How is appendicitis diagnosed in patients lacking a classic clinical presentation?

Updated: Jul 23, 2018
  • Author: Sandy Craig, MD; Chief Editor: Barry E Brenner, MD, PhD, FACEP  more...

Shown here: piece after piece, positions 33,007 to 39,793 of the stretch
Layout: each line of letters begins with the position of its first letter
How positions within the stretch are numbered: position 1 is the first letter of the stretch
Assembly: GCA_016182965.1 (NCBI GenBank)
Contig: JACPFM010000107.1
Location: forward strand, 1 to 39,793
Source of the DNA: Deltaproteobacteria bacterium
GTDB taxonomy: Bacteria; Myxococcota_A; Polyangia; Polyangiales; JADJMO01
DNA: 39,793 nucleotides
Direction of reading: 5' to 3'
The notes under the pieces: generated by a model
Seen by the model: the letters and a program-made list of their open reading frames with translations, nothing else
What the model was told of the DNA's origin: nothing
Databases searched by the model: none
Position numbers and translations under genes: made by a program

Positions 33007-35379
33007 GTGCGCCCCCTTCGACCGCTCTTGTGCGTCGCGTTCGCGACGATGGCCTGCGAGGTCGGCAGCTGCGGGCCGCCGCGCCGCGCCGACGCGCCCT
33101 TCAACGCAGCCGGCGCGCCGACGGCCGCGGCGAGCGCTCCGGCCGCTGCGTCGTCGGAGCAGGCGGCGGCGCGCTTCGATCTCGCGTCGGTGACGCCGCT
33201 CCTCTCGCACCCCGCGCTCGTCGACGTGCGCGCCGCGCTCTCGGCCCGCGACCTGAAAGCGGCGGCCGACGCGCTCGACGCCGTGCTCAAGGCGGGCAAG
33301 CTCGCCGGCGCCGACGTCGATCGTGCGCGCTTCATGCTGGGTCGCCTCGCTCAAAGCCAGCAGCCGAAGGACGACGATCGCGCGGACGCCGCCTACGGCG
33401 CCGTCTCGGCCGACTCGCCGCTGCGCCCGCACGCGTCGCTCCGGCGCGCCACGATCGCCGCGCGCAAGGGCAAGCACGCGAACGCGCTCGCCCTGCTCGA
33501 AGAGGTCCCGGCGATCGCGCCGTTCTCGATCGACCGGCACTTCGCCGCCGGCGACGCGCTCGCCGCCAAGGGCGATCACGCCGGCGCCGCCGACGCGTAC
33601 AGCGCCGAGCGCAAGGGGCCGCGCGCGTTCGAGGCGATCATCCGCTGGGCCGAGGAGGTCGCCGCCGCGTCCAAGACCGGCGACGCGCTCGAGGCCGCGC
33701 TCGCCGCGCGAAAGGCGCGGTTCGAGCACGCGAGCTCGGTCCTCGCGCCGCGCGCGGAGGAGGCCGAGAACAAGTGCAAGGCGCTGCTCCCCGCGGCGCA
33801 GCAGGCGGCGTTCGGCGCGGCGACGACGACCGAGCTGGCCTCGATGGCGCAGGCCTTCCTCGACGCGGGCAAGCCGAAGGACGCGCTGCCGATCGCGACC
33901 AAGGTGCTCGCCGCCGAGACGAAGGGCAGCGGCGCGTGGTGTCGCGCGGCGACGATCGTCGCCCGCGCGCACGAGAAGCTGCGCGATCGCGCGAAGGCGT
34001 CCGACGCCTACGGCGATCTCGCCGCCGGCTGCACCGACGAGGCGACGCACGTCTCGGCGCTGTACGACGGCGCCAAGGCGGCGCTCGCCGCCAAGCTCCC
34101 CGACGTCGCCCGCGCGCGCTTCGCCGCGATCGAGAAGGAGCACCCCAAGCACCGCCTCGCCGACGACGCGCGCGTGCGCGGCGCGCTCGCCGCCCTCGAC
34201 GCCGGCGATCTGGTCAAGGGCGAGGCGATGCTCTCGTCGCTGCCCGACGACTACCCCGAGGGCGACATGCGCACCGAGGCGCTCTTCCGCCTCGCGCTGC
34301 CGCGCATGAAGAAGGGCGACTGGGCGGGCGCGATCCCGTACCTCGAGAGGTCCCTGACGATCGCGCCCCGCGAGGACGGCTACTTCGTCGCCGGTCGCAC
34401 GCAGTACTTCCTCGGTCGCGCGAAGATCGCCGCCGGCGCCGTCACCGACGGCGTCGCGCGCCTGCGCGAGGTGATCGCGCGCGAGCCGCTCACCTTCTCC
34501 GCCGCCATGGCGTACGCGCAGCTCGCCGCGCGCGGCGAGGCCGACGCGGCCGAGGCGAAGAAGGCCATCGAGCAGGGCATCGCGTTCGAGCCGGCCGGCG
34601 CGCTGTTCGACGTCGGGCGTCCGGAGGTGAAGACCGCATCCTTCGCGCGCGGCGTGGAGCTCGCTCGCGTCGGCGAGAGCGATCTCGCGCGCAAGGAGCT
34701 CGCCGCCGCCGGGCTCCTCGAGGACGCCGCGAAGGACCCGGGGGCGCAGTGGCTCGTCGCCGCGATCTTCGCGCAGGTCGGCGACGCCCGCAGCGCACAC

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Patients with appendicitis may not have the reported classic clinical picture 37-45% of the time, especially when the appendix is located in an unusual place (see Anatomy). In such cases, imaging studies may be important but not always available. However, patients with appendicitis usually have accessory signs that may be helpful for diagnosis (see Physical Examination). For example, the obturator sign is present when the internal rotation of the thigh elicits pain (ie, pelvic appendicitis), and the psoas sign is present when the extension of the right thigh elicits pain (ie, retroperitoneal or retrocecal appendicitis).

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